In fact, we think that the engineers have got the ride seriously wrong: over long wavelength bumps, the ride can wallow, while with the Sports button pressed, harshness is high. At the time we had the Astra we also had a Mitsubishi Colt Ralliart – despite having stiffer suspension (and vastly better handling!), the exemplary damping of the Colt made its ride consistently more acceptable than the Astra.

Brakes on the turbo model are big, with 28mm larger-than-standard 308mm front discs and 264mm rears. Brake assist is provided along with ABS.

The controls are also a case of ‘look good’ rather than ‘work well’. An owner of the car would get used to the idiosyncrasies that include it being impossible to turn off the air-con without first getting into a specific menu on the central LCD, and non-intuitive labelling of most of the controls. However, the central orange/black LCD is able to be easily read - even when wearing polarising sunglasses – and once the labelling is sorted, the steering wheel controls work well.

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The seats – both front and back – are comfortable, although headroom is restricted in the back. In fact, with the low roofline, high waistline, non-opening rear windows (and black interior of the test car), many adults will find the rear claustrophobic. But there’s plenty of room for a baby seat and access to it is acceptable. The front seats lack electrics but include passenger’s seat height and lumbar adjust, and driver’s seat has height, tilt and lumbar. Storage spaces around the cabin are unusually sparse - front cup-holders and a lidded central console bin are absent.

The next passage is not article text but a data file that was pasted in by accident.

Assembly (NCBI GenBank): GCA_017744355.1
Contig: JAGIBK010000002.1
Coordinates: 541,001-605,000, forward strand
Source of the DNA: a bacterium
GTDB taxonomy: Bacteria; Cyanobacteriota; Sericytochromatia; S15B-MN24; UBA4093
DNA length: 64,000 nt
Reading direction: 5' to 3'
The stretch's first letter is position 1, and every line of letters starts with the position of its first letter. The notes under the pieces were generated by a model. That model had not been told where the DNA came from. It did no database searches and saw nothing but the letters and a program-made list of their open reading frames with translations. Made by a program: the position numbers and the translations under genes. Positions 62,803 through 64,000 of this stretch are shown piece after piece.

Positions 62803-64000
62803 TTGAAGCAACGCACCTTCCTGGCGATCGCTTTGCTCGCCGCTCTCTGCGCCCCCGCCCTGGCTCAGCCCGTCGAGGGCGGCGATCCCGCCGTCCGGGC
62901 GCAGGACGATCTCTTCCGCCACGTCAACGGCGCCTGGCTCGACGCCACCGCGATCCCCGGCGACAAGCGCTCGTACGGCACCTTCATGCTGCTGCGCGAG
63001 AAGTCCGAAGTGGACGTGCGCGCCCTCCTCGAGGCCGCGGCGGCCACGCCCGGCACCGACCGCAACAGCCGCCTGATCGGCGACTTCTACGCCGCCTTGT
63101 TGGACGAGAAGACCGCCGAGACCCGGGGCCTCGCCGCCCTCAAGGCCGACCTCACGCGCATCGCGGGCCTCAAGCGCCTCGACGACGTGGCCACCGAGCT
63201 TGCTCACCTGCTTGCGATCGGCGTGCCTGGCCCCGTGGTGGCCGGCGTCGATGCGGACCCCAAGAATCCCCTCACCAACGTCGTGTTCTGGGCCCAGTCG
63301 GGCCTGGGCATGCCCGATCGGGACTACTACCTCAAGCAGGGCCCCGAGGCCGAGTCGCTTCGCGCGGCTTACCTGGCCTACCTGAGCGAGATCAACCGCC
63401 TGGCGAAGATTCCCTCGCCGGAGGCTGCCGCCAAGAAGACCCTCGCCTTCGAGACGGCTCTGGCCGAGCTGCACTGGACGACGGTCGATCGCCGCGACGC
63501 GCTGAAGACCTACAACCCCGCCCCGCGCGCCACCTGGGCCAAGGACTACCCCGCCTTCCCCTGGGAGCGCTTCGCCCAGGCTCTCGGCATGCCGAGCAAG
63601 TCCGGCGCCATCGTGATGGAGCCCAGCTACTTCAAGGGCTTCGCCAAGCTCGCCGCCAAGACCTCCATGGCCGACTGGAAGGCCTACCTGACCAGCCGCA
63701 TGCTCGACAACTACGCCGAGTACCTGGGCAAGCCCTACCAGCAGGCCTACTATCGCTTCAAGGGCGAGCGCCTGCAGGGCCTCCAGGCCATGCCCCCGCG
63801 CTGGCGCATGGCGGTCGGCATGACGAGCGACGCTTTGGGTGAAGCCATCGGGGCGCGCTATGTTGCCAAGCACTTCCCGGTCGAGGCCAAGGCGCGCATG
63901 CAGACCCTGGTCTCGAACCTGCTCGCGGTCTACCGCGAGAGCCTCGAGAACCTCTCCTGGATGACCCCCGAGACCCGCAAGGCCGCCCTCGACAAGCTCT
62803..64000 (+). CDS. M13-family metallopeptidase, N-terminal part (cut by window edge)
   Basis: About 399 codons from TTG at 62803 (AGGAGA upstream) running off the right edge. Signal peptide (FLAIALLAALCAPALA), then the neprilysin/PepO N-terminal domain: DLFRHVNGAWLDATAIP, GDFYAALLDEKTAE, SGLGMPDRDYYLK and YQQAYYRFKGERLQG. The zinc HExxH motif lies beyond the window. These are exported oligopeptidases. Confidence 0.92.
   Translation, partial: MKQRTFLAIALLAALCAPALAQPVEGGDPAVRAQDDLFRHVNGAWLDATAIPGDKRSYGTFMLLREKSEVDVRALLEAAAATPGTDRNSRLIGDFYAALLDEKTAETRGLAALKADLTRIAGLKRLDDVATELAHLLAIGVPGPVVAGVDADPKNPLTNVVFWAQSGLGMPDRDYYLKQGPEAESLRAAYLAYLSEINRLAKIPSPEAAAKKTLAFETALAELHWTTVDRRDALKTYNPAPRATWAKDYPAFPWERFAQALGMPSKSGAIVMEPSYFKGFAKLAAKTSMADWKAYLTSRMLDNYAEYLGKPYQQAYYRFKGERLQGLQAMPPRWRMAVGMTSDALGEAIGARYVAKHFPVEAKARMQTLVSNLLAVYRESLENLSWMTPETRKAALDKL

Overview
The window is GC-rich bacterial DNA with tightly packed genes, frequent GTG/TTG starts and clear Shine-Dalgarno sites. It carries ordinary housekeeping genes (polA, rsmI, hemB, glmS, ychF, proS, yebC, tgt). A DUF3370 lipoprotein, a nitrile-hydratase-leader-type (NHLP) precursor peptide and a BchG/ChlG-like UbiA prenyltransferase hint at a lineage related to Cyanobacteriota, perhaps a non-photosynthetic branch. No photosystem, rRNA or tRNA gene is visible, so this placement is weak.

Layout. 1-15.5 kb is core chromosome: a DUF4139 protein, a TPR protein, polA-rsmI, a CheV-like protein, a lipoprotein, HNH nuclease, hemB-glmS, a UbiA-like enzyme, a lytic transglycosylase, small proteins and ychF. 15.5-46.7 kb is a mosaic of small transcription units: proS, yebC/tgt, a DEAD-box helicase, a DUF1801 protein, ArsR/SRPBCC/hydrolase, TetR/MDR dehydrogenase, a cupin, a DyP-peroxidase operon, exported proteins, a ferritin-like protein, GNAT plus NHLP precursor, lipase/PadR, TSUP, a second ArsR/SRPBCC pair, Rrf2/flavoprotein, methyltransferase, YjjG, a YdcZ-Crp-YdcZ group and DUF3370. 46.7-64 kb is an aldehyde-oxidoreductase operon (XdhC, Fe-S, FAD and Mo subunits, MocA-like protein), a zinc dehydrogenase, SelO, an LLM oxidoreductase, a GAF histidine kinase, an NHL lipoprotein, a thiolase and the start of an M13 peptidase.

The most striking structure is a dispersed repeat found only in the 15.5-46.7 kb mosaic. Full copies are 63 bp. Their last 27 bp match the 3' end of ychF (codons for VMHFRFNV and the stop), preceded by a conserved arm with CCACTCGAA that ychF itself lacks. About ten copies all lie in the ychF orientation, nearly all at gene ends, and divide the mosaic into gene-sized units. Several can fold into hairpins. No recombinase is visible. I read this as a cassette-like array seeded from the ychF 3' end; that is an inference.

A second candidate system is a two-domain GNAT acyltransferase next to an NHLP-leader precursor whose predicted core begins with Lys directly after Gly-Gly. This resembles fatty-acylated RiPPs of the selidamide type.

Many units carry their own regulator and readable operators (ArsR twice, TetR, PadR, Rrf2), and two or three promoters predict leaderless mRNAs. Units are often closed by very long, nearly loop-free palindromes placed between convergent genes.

Lift the hatch and you’ll find a large boot. However, the width of the opening is restricted and the shape of the lower corners lends themselves to being scratched, eg by loading and unloading suitcases. The rear seat 60/40 split-folds but the resulting floor is stepped rather than being flat. The 16-inch spare wheel is not a space-saver but it still wears a sticker limiting it to 80 km/h.

Handling is grippy but uncommunicative. Stability control is fitted and the Astra is a car that can be quickly hustled along a winding road. But the steering is wooden and the front tyres are clearly doing a lot of the work – this isn’t a well-balanced car that can be driven by the fingertips and the throttle.

We think that there is a group of buyers that will love the Astra SRi Turbo. The car is well built and with its six airbags, stability control and grippy handling, it’s safe. Noise, vibration and harshness are very low. The Astra attracts plenty of attention on the road and is well equipped. And at AUD$34,990, it’s even cheaper than the previous model.

But for us it’s a try-hard car, with controls lacking cohesion and simplicity, an engine that now feels off the class pace, and a ride/handling compromise that could have been better with less technology and more engineering development.

The Astra SRi Turbo was provided for this test by Holden Australia.